Automatic letter-colour associations in non-synaesthetes and their relation to grapheme-colour synaesthesia
AbstractAlthough grapheme-colour synaesthesia is a well-characterized phenomenon in which achromatic letters and/or digits involuntarily trigger specific colour sensations, its underlying mechanisms remain unresolved. Models diverge on a central question: whether triggered sensations reflect (i) an overdeveloped capacity in normal cross-modal processing (i.e., sharing characteristics with the general population), or rather (ii) qualitatively deviant processing (i.e., unique to a few individuals). We here address this question on several fronts: first, with adult synaesthesia-trainees and second with congenital grapheme-colour synaesthetes. In Chapter 3, we investigate whether synaesthesia-like (automatic) letter-colour associations may be learned by non- synaesthetes into adulthood. To this end, we developed a learning paradigm that aimed to implicitly train such associations while keeping participants naïve as to the end-goal of the experiments (i.e., the formation of letter-colour associations), thus mimicking the learning conditions of acquired grapheme- colour synaesthesia (Hancock, 2006; Witthoft & Winawer, 2006). In two experiments, we found evidence for significant binding of colours to letters by non-synaesthetes. These learned associations showed synaesthesia-like characteristics despite an absence of conscious, colour concurrents, correlating with individual performance on synaesthetic Stroop-tasks (experiment 1), and modulated by the colour-opponency effect (experiment 2) (Nikolic, Lichti, & Singer, 2007), suggesting formation on a perceptual (rather than conceptual) level. In Chapter 4, we probed the nature of these learned, synaesthesia-like associations by investigating the brain areas involved in their formation. Using transcranial Direct Current Stimulation to interfere with two distinct brain regions, we found an enhancement of letter-colour learning in adult trainees following dlPFC-stimulation, suggesting a role for the prefrontal cortex in the release of binding processes. In Chapter 5, we attempt to integrate our results from synaesthesia-learners with the neural mechanisms of grapheme-colour synaesthesia, as assessed in six congenital synaesthetes using novel techniques in magnetoencephalography. While our results may not support the existence of a “synaesthesia continuum,” we propose that they still relate to synaesthesia in a meaningful way.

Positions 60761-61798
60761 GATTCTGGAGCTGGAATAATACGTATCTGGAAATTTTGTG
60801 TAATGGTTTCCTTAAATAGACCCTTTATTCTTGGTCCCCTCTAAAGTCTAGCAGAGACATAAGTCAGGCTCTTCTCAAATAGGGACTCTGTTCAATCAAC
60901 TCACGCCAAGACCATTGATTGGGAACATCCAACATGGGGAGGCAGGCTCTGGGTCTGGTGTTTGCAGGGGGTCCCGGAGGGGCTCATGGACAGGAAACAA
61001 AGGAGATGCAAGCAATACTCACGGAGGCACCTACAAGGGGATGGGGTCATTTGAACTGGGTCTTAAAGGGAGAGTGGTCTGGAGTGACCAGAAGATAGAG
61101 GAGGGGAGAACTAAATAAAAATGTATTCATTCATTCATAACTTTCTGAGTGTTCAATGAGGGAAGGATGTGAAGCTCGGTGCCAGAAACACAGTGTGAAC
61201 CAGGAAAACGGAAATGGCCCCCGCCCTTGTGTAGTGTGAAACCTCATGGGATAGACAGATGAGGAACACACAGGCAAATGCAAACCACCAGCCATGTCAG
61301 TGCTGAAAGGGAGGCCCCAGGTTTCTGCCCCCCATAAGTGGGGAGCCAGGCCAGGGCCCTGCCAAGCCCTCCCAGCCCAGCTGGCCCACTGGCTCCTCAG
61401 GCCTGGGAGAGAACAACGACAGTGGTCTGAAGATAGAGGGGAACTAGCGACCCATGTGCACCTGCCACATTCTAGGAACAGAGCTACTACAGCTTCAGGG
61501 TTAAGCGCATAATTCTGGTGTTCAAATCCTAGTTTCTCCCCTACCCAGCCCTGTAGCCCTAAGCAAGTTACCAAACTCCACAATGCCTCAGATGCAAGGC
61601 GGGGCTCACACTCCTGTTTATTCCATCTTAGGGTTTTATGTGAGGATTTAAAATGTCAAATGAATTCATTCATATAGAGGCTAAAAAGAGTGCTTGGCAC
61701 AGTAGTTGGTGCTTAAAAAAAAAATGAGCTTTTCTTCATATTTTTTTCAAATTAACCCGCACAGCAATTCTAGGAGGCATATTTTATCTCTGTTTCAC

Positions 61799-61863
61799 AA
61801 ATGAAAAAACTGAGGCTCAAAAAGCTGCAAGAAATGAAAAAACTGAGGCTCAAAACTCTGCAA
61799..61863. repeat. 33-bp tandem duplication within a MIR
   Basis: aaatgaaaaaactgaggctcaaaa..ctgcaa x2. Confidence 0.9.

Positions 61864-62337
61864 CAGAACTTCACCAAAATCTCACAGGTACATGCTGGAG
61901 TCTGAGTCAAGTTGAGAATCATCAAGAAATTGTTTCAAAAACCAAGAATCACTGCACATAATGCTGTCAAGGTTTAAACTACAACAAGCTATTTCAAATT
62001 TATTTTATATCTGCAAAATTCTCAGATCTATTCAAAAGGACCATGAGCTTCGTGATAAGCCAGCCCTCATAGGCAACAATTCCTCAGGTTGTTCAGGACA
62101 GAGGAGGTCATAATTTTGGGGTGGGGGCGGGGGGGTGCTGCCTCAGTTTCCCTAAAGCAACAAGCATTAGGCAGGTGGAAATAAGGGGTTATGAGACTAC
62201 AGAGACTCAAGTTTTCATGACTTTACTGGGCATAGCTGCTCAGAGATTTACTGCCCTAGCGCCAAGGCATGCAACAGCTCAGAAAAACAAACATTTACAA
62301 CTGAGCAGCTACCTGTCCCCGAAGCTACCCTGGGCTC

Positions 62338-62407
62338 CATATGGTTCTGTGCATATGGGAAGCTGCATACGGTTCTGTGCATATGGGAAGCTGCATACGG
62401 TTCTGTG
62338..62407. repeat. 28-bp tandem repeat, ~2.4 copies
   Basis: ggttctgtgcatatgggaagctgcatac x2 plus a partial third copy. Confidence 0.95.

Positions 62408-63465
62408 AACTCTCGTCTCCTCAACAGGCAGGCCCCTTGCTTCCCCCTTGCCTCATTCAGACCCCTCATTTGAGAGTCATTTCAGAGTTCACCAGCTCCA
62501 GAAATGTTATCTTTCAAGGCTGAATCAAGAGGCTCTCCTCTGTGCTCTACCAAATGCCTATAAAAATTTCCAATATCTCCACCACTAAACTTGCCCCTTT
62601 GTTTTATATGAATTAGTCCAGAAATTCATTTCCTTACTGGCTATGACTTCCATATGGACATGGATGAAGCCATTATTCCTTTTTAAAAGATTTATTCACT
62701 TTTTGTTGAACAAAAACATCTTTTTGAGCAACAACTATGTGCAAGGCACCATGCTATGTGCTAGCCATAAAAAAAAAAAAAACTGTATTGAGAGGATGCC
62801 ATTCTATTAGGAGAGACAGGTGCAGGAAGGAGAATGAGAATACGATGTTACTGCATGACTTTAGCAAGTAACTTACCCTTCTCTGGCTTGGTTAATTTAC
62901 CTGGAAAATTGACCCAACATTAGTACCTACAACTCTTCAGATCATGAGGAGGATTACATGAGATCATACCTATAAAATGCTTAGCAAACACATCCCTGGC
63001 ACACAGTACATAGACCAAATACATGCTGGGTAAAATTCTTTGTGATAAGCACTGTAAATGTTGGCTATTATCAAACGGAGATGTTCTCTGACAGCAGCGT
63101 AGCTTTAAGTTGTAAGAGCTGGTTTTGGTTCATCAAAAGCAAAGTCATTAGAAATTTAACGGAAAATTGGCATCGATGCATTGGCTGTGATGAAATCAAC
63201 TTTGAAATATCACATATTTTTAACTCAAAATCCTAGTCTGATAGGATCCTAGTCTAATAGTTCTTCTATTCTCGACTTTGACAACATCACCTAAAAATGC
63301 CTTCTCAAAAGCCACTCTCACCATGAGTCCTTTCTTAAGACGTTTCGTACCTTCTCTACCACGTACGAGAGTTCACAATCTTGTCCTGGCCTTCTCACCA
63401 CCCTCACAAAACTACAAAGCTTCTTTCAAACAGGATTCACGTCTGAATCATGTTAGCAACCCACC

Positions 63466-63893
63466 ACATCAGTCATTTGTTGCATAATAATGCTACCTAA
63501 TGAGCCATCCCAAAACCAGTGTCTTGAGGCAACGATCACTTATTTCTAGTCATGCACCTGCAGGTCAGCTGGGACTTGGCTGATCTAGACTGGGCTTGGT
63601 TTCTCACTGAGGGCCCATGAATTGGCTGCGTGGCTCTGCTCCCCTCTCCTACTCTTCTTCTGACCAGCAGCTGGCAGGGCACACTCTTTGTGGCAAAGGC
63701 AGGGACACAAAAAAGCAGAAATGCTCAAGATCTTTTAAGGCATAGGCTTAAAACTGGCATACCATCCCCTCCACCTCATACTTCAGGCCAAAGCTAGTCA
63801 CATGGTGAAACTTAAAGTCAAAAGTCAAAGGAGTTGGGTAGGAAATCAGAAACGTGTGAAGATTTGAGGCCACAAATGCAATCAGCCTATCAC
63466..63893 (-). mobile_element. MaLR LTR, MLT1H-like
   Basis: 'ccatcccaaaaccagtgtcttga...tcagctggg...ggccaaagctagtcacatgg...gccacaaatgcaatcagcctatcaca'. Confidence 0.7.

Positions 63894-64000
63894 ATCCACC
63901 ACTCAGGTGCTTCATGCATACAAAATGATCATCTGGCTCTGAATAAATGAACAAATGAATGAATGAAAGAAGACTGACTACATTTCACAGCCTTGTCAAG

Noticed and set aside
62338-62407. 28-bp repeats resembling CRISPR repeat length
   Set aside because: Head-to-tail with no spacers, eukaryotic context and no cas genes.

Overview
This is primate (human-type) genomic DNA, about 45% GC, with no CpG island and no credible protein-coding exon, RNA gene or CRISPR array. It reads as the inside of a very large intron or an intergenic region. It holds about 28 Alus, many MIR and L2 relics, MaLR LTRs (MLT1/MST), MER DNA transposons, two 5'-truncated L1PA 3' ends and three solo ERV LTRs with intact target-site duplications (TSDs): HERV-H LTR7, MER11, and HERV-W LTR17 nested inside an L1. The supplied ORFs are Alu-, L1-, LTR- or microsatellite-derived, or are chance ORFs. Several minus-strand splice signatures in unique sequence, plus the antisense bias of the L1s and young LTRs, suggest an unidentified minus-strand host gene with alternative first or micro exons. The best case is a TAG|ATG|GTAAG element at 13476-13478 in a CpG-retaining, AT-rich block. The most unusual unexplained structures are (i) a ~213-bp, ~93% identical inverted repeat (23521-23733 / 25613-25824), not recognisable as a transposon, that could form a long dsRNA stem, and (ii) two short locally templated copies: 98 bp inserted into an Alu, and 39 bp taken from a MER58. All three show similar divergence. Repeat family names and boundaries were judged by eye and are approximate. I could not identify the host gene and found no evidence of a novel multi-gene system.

Kusnir, Maria Flor (2014) Automatic letter-colour associations in non-synaesthetes and their relation to grapheme-colour synaesthesia. PhD thesis, University of Glasgow.